In the case of a centrosymmetric closed tour of an even board, renumbering from the half-way mark (mn/2 + 1) gives a 180° rotation of the tour. It follows that in a magic rectangle tour of this type the numbers 1, 2, ..., mn/2 form an (m/2, n/2)-satin and m and n must both be even. In particular in the square case the numbers 1, 2, ..., n/2 must form an n/2-satin.

Kraitchik provided a test to determine whether an 8×8 closed knight's tour could be made magic by renumbering from some point. Generalised to tours of any kind and size this is: (a) Add up the first column, giving a figure S', (b) Take the sum with the magic constant (S' + N). (c) This must be divisible by n to give (S' + N)/n. (d) Express this number in the form mi + X for various values of X, starting from the remainder x when (S' + N)/n is divided by m and proceeding to x + m, x + 2m, and so on. (e) If i expresses the number of increases relative to C in the given column then renumbering from X will change the column total to N.

The Method of Axial Symmetry

In the case of an axisymmetric open tour of a rectangular board 2m×n, the axis bisecting the side 2m, the numbers in each line of 2m will add to the same total, namely m(C+1), since each such line consists of m complementary pairs, h being symmetric to C+1−h. The middle move C/2 to C/2+1 must cross the axis at right angles, and must therefore be a rook move.

The Kashmirian poet Rudrata (c.900) gave verses representing a simple boustrophedonal rook tour and a sawtooth-pattern elephant tour on the 4×8 board which are axisymmetric, and thus semi-magic, though this property may not have been realised by the composer. He also gave a knight tour but that of course could not have axial symmetry.

The elephant, which is a piece still in use in Burmese and Thai forms of chess and was described by al-Beruni as used in India, moves one step diagonally with the extra power of a single pawn-like forward step (the five moves thus representing the elephant's four legs and trunk). I have shown the form of tour proposed by Murray, rather than that given in the commentary by Jacobi which has 17 at the start of the third row down so that 16-17 is not an elephant move. This also ensures that, like the rook tour, the files are magic (all add to 66), being formed of pairs of complements adding to 33.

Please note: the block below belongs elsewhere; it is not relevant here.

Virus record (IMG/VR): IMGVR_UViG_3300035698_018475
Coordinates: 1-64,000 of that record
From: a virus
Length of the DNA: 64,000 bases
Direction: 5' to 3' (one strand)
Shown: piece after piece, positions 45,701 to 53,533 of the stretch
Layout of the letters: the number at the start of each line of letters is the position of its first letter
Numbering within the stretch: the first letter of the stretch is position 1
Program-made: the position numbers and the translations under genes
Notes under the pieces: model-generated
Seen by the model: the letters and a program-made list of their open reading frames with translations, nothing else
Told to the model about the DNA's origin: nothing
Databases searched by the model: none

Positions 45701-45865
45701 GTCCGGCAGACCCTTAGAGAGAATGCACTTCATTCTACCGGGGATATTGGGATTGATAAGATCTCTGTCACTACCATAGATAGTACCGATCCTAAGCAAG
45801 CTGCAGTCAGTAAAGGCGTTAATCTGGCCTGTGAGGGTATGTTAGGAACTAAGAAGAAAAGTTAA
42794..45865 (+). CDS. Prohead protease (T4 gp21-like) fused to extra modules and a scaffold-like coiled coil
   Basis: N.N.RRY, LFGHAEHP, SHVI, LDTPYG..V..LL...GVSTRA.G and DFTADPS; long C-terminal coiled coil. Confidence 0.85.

Consider now a closed doubly-axisymmetric tour which gives an open axisymmetric tour when the link C to 1 is removed, and also when the link C/4 to C/4 + 1 is removed, the first having a horizontal axis and the second a vertical axis. The files will be magic, but what about the ranks? If the tour is renumbered, to start with 1 at C/4 + 1 and C at C/4, then the ranks will be magic, but reverting to the original numbering increases all the entries 1, .., 3C/4 by C/4 and decreases the entries in the other quarter of the tour by 3C/4. Thus for the magic property of the ranks to be retained each rank must contain three entries from the increased quarters for each entry from the decreased quarter. It follows that the cells used by each quarter must have n/4 entries in every rank, so n must be divisible by 4. This type of double axisymmetric construction is thus possible on boards of sizes 2h×4k.

It also follows from this construction that in the case of a square board the sum of the two diagonals will be twice the magic constant, because if k (in the range 1 to C/4) is on a diagonal then so are 3C/4 + 1 −k and C/2 + 1 − k and k + C/4 which add to 2C + 2.

Method of Ranges

More general arrays which have the constant sum property but in which the numbers are not all be different may be termed mystic arrays. In some cases it is possible to tell that the array is mystic without needing to add up the numbers, since we can see that each subarray consists of the same numbers in some order.

If fg = C then the numbers 1, 2, ..., C form g ranges each of f terms: (1, ..., f) (f+1, ..., 2f) (2f+1, ..., 3f) ... ((g−1)f+1, ..., gf). Each entry, say e, can be expressed uniquely in the form e = fa + b indicating that it is the bth element in the (a+1)th range. Thus b takes the values 1, 2, ..., f and a the values 0, 1, ..., (g−1).

If the numbers in a magic rectangle tour are expressed in this fashion then the rectangle as a whole can be expressed in a similar fashion as E = fA + B. For example Dürer's magic square of 1514 gives:

    16  3  2 13          3  0  0  3     4  3  2  1  
     5 10 11  8  =  4 x  1  2  2  1  +  1  2  3  4  
     9  6  7 12          2  1  1  2     1  2  3  4  
     4 15 14  1          0  3  3  0     4  3  2  1  

And each component square A and B is mystic. In the case of magic knight tours of the 8×8 chessboard it will be found that many of them can be analysed in this fashion with f = 4, and that A consists of four 4×4 latin squares. In this case the ranges are known as "quartes".

Back to top